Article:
Please use this identifier to cite or link to this item: http://hdl.handle.net/1893/31355
Appears in Collections:Faculty of Health Sciences and Sport Journal Articles
Peer Review Status: Refereed
Title: Lagging and Flagging: Air Pollution, Shale Gas Exploration and the Interaction of Policy, Science, Ethics and Environmental Justice in England
Author(s): Watterson, Andrew
Dinan, William
Keywords: shale exploration
air pollution
ethics
environmental justice
Issue Date: Jun-2020
Citation: Watterson A & Dinan W (2020) Lagging and Flagging: Air Pollution, Shale Gas Exploration and the Interaction of Policy, Science, Ethics and Environmental Justice in England. International Journal of Environmental Research and Public Health, 17 (12), Art. No.: 4320. https://doi.org/10.3390/ijerph17124320
Abstract: The science on the effects of global climate change and air pollution on morbidity and mortality is clear and debate now centres around the scale and precise contributions of particular pollutants. Sufficient data existed in recent decades to support the adoption of precautionary public health policies relating to fossil fuels including shale exploration. Yet air quality and related public health impacts linked to ethical and environmental justice elements are often marginalized or missing in planning and associated decision making. Industry and government policies and practices, laws and planning regulations lagged well behind the science in the United Kingdom. This paper explores the reasons for this and what shaped some of those policies. Why did shale gas policies in England fail to fully address public health priorities and neglect ethical and environmental justice concerns. To answer this question, an interdisciplinary analysis is needed informed by a theoretical framework of how air pollution and climate change are largely discounted in the complex realpolitik of policy and regulation for shale gas development in England. Sources, including official government, regulatory and planning documents, as well as industry and scientific publications are examined and benchmarked against the science and ethical and environmental justice criteria. Further, our typology illustrates how the process works drawing on an analysis of official policy documents and statements on planning and regulatory oversight of shale exploration in England, and material from industry and their consultants relating to proposed shale oil and gas development. Currently the oil, gas and chemical industries in England continue to dominate and influence energy and feedstock-related policy making to the detriment of ethical and environmental justice decision making with significant consequences for public health.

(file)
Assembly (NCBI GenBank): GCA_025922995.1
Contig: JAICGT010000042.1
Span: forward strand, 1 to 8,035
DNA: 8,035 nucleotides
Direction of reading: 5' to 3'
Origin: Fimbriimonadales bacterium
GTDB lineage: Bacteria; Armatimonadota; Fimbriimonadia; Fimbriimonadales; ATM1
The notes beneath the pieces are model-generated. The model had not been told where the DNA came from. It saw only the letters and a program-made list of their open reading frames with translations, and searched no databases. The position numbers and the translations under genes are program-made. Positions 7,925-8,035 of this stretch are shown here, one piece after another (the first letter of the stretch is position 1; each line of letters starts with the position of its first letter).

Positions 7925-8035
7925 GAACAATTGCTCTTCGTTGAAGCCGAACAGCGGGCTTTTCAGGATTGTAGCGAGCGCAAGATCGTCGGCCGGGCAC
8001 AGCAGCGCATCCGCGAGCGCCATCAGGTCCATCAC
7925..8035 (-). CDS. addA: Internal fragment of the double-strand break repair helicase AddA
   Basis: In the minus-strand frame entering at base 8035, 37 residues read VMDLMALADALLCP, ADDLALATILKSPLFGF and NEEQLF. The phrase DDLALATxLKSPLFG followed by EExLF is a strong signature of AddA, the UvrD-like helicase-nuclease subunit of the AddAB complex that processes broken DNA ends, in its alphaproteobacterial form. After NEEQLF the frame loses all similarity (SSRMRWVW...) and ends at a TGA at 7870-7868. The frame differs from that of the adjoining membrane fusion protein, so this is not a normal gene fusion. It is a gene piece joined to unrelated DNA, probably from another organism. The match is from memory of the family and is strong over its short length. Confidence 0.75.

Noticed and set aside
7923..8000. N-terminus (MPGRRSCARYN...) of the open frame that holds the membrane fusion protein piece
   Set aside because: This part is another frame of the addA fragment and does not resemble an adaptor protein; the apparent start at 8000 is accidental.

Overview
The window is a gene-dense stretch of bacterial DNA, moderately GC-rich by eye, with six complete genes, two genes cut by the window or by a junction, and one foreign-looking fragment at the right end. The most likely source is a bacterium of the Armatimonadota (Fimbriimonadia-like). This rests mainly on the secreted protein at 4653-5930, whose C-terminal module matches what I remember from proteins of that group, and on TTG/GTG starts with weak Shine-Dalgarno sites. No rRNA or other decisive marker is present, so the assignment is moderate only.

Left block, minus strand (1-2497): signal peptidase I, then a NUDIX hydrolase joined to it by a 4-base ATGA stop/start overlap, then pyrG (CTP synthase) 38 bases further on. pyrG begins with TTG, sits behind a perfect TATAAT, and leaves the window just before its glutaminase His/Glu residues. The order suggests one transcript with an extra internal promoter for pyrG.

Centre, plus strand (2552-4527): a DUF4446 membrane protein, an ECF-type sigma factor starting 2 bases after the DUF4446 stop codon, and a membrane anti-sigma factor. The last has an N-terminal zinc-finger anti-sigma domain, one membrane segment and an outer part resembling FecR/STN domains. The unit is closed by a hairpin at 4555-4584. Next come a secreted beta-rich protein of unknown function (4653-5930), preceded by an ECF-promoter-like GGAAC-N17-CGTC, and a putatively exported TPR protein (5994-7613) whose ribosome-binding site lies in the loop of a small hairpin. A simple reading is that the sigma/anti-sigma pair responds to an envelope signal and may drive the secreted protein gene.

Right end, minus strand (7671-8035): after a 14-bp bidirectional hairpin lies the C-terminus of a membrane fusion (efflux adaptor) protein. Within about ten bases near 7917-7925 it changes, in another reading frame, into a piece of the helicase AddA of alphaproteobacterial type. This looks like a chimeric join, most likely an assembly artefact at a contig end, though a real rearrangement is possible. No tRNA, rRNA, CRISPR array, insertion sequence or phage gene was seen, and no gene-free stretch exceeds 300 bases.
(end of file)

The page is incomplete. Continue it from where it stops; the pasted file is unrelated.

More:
DOI Link: 10.3390/ijerph17124320
Rights: This is an open access article distributed under the Creative Commons Attribution License (https://creativecommons.org/licenses/by/4.0/) which permits unrestricted use, distribution, and reproduction in any medium, provided the original work is properly cited
Licence URL(s): http://creativecommons.org/licenses/by/4.0/

Files in This Item:
File Description SizeFormat 
ijerph-17-04320.pdfFulltext - Published Version821.06 kBAdobe PDFView/Open



This item is protected by original copyright



A file in this item is licensed under a Creative Commons License Creative Commons

Items in the Repository are protected by copyright, with all rights reserved, unless otherwise indicated.

If you believe that any material held in STORRE infringes copyright, please contact library@stir.ac.uk providing details and we will remove the Work from public display in STORRE and investigate your claim.